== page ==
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How publishing can help address diversity in STEM

Posted on March 30th, 2022 by in Pharma R&D

The issue of diversity in science, technology, engineering and mathematics is not a new topic, but it is one that needs to be continually addressed as these sectors endeavor to be more inclusive. And it is possible that publishing, an area that itself has work to do in diversity, could provide some metrics to help confront the diversity deficit.

Despite challenges, there have been some significant strides over the years. Women made up just 8% of the STEM workforce in 1970, rising to 27% in 2019. In 2019, we at Elsevier were proud to welcome our first female CEO, Kumsal Bayazit, in the company’s 140-year history. And, over the years, universities and colleges have also seen more women and underrepresented minority groups enrolling in STEM programs.

Struggling to make progress

However, more recently it has felt like progress has stalled or in some cases even rolled back. Last year, The Hechinger Report stated that “The proportion of bachelor’s degrees in science awarded to Black graduates remained flat at about 9 percent from 2001 to 2016, according to the most recent available figures from the National Science Foundation; in engineering, it declined from 5 percent to 4 percent; and in math, it dropped from 7 percent to 4 percent.”

A 2021 Pew Research Center report, which found “uneven progress” in racial, ethnic and gender diversity in STEM, noted that:

  • Black workers comprise 11% of employed adults, compared with 9% of those in STEM occupations (and Black representation is only 5% in engineering and architecture jobs)
  • Black and Hispanic adults are underrepresented among STEM college graduates compared with their share in the population
  • Women make up 25% or less of workers in computing and engineering, but are overrepresented in health-related jobs
  • The typical Hispanic worker in STEM earns about $65,000, or 83% of the typical White worker in STEM (and this gap has widened since 2016, when it was 85%)

These are just a few of the many findings that demonstrate there is a lot of work to be done to make STEM more inclusive.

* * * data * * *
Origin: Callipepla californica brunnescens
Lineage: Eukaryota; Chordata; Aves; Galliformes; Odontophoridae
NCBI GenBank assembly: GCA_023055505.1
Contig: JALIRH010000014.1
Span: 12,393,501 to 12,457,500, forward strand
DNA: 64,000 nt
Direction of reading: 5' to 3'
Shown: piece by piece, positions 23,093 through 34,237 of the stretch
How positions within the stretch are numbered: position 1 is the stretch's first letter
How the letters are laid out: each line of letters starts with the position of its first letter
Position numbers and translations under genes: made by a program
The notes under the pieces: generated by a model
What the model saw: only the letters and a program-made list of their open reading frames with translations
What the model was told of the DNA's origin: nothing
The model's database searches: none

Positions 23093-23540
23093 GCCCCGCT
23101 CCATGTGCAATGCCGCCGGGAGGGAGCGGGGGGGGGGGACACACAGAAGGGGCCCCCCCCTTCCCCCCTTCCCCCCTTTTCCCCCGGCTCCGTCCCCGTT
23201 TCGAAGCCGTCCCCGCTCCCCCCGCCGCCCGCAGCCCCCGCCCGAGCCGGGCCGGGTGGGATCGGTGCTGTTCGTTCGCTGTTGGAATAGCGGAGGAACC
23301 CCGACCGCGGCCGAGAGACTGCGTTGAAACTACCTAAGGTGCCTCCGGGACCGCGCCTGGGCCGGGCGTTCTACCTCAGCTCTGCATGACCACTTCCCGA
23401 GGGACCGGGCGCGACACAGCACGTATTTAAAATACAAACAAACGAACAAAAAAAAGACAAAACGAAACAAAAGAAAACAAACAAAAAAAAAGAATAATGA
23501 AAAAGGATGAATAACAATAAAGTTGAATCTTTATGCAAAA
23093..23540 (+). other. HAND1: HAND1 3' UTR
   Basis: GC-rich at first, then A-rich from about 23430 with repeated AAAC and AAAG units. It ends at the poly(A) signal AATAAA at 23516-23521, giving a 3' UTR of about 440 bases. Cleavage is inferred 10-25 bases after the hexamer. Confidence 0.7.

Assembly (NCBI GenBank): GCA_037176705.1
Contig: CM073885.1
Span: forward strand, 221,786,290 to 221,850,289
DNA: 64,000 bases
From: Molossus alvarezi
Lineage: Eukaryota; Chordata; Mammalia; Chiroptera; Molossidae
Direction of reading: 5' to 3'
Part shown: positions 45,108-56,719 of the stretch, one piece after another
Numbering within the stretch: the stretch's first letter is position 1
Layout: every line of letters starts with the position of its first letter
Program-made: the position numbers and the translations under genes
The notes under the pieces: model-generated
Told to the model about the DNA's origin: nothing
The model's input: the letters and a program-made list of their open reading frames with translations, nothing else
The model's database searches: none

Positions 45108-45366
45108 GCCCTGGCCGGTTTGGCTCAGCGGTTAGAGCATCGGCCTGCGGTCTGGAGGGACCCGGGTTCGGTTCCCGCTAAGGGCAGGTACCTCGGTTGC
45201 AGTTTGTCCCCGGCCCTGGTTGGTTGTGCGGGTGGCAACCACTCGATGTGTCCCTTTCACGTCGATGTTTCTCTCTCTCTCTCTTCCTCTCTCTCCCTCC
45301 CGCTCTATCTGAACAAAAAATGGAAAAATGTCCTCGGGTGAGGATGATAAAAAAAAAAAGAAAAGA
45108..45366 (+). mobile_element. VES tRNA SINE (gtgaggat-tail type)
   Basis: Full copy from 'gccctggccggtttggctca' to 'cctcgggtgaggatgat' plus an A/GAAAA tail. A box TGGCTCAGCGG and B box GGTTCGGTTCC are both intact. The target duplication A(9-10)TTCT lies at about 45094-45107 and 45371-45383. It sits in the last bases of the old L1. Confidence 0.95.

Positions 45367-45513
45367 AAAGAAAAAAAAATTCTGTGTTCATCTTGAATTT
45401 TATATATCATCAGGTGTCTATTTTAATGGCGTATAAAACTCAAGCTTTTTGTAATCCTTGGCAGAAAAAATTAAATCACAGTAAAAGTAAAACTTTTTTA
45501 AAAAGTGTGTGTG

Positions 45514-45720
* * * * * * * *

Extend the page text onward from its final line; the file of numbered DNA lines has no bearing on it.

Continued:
Publishers promoting diversity in science

Michiel Kolman, Senior VP of Information Industry Relations and Academic Ambassador at Elsevier, is the executive sponsor of Elsevier Pride and has twice made FT’s Top 100 ranking of most influential LGBT senior executives. In an interview with Publishing Perspectives, Kolman acknowledged that there is a need for improvement in diversity in academia and publishing as well. But he also suggests that a publisher like Elsevier can provide relevant data, studies, reports and other information that might be able to help STEM in particular to assess and address the need for greater diversity. For example, these reports on gender in research dig into the data and present a number of interesting findings.

Elsevier is also trying different approaches to promoting diversity through journals. “One specific thing we’ve been doing at Elsevier, is that at our journals, we ask for a ‘diversity inclusion statement’ and their authors can identify themselves. ‘I belong to, say, the LGBTIQ+ community’ or ‘I’m a Black scientist,’” Kolman explained in the Publishing Perspectives interview. “The definitions depend a bit, of course, on the society you’re in … but this is how they identify as authors, and that’s very interesting because we don’t have much data in that area.”

STEM for everyone

The Pistoia Alliance, an organization of over 100 companies (including Elsevier) that are committed to advancing R&D in the life sciences, has just launched a Women in STEM leadership pilot program that will involve several major players in pharma like Bayer, GSK, Merck, Roche, Pfizer and more. The program will include networking opportunities and weekly training sessions for majority-female groups of participants, and the sessions will tackle topics like how to develop an inclusive workplace culture with more support for women in science and technology roles.

It is going to take many intentional efforts like this one, from every part of the scientific and technical community, to overcome hundreds of years of inequities in STEM fields. At Elsevier we believe that information and data can play an important role in providing insight and transparency in the quest to create a more diverse STEM community, and we are committed to continuing to find ways to help.

Learn more about our approach to inclusion and diversity here.

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